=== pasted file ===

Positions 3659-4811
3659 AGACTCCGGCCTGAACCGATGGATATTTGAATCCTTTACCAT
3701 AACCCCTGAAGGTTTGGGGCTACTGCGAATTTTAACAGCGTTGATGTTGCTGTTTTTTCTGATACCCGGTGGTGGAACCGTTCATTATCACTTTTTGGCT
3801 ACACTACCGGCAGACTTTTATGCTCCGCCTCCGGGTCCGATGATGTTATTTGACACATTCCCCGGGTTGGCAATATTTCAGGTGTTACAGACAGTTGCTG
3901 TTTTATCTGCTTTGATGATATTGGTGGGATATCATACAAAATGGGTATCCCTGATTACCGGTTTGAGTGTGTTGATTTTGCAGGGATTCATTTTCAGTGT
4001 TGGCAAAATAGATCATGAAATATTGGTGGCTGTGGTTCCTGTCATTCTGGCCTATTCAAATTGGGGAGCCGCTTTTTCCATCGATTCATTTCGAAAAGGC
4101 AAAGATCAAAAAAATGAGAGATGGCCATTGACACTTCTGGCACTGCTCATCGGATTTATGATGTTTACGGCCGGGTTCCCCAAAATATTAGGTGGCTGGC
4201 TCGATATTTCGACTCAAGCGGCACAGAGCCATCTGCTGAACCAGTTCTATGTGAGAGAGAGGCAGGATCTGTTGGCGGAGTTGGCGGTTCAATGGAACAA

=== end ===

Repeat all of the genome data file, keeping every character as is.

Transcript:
Positions 3659-4811
3659 AGACTCCGGCCTGAACCGATGGATATTTGAATCCTTTACCAT
3701 AACCCCTGAAGGTTTGGGGCTACTGCGAATTTTAACAGCGTTGATGTTGCTGTTTTTTCTGATACCCGGTGGTGGAACCGTTCATTATCACTTTTTGGCT
3801 ACACTACCGGCAGACTTTTATGCTCCGCCTCCGGGTCCGATGATGTTATTTGACACATTCCCCGGGTTGGCAATATTTCAGGTGTTACAGACAGTTGCTG
3901 TTTTATCTGCTTTGATGATATTGGTGGGATATCATACAAAATGGGTATCCCTGATTACCGGTTTGAGTGTGTTGATTTTGCAGGGATTCATTTTCAGTGT
4001 TGGCAAAATAGATCATGAAATATTGGTGGCTGTGGTTCCTGTCATTCTGGCCTATTCAAATTGGGGAGCCGCTTTTTCCATCGATTCATTTCGAAAAGGC
4101 AAAGATCAAAAAAATGAGAGATGGCCATTGACACTTCTGGCACTGCTCATCGGATTTATGATGTTTACGGCCGGGTTCCCCAAAATATTAGGTGGCTGGC
4201 TCGATATTTCGACTCAAGCGGCACAGAGCCATCTGCTGAACCAGTTCTATGTGAGAGAGAGGCAGGATCTGTTGGCGGAGTTGGCGGTTCAATGGAACAA